Maternal Lyme disease and congenital heart disease: A case-control study in an endemic area

Am J Obstet Gynecol. 1999 Mar;180(3 Pt 1):711-6. doi: 10.1016/s0002-9378(99)70277-2.


Objective: The purpose of this study was to determine whether maternal Lyme disease increases the risk of congenital heart defect.

Study design: This retrospective case-control study was carried out at a medical center in a suburban area where Lyme disease is endemic. Case patients comprised 796 children with a diagnosis of congenital cardiac anomaly. Control subjects comprised 704 children without cardiac defects selected from the records of the same pediatric cardiology service. Maternal histories were obtained through a mailed questionnaire survey. Unconditional logistic regression analyses examined the relationship between a history of preconception and prenatal clinical Lyme disease or tick bite and case or control status.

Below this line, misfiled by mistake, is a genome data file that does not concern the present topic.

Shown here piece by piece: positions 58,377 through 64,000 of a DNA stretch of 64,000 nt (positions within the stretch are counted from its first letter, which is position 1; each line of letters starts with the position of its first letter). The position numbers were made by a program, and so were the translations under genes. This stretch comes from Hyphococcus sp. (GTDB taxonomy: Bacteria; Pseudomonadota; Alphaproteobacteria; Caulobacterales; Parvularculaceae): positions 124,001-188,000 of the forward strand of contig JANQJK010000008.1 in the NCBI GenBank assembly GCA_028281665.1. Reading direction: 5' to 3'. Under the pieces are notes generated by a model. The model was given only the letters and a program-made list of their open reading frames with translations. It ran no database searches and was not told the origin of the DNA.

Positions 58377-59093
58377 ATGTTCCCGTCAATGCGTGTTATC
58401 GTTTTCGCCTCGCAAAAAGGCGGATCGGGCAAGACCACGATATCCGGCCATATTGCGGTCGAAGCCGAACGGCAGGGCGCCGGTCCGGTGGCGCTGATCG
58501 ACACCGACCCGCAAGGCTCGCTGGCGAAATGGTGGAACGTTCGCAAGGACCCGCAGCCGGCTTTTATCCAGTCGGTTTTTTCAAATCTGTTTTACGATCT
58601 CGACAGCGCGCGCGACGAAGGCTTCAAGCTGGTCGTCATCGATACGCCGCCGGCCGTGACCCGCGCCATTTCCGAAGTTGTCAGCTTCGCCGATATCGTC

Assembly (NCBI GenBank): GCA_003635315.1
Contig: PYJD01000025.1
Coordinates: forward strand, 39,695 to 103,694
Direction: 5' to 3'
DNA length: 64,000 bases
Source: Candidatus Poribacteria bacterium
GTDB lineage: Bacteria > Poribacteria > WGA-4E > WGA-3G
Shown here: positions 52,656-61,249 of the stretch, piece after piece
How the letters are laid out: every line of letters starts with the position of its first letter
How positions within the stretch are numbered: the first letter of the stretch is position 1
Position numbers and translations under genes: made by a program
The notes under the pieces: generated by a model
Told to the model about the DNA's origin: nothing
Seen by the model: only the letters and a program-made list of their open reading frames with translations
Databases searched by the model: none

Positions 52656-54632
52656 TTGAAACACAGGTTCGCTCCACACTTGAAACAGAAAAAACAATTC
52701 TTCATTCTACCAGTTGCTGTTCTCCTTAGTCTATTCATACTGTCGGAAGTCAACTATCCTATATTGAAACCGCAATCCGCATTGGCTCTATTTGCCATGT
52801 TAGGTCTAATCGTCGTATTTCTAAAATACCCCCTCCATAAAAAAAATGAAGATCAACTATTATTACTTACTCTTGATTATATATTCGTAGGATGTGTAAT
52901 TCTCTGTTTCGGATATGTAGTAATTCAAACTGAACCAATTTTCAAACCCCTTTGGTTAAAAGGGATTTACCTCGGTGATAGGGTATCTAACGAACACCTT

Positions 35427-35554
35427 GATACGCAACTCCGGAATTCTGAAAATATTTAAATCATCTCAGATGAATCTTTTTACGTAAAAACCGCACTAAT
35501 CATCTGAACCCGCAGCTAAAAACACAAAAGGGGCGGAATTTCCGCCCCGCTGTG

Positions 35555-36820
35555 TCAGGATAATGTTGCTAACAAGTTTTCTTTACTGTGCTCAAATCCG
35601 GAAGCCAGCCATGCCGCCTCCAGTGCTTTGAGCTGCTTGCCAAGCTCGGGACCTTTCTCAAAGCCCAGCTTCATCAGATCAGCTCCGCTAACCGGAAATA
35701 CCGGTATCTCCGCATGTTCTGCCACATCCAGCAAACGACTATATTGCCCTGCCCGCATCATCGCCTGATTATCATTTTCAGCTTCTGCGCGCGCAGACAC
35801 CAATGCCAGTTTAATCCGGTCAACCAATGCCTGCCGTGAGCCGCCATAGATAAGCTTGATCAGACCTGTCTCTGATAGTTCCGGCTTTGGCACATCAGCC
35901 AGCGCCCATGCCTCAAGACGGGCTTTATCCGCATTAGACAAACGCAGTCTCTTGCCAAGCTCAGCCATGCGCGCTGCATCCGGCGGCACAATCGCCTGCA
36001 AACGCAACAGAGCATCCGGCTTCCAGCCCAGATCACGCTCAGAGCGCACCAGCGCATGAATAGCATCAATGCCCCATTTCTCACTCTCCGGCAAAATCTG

Results: There was no association between congenital heart defect and maternal tick bite (adjusted odds ratio 1.1, 95% confidence interval 0.5-2.5) or maternal Lyme disease within 3 months of conception or during pregnancy (adjusted odds ratio 0.9; 95% confidence interval 0.2-3.6).

Conclusion: A woman who has been bitten by a tick or is treated for Lyme disease during or before pregnancy is not at increased risk for giving birth to a child with a congenital heart defect.

Publication types

  • Research Support, U.S. Gov't, P.H.S.

MeSH terms

  • Adult
  • Case-Control Studies
  • Child
  • Child, Preschool
  • Endemic Diseases
  • Female
  • Heart Defects, Congenital / epidemiology
  • Heart Defects, Congenital / etiology*
  • Humans
  • Infant
  • Infant, Newborn
  • Logistic Models
  • Lyme Disease / complications*
  • Lyme Disease / epidemiology
  • Medical Records
  • New York / epidemiology
  • Odds Ratio
  • Pregnancy
  • Pregnancy Complications, Infectious*
  • Retrospective Studies
  • Surveys and Questionnaires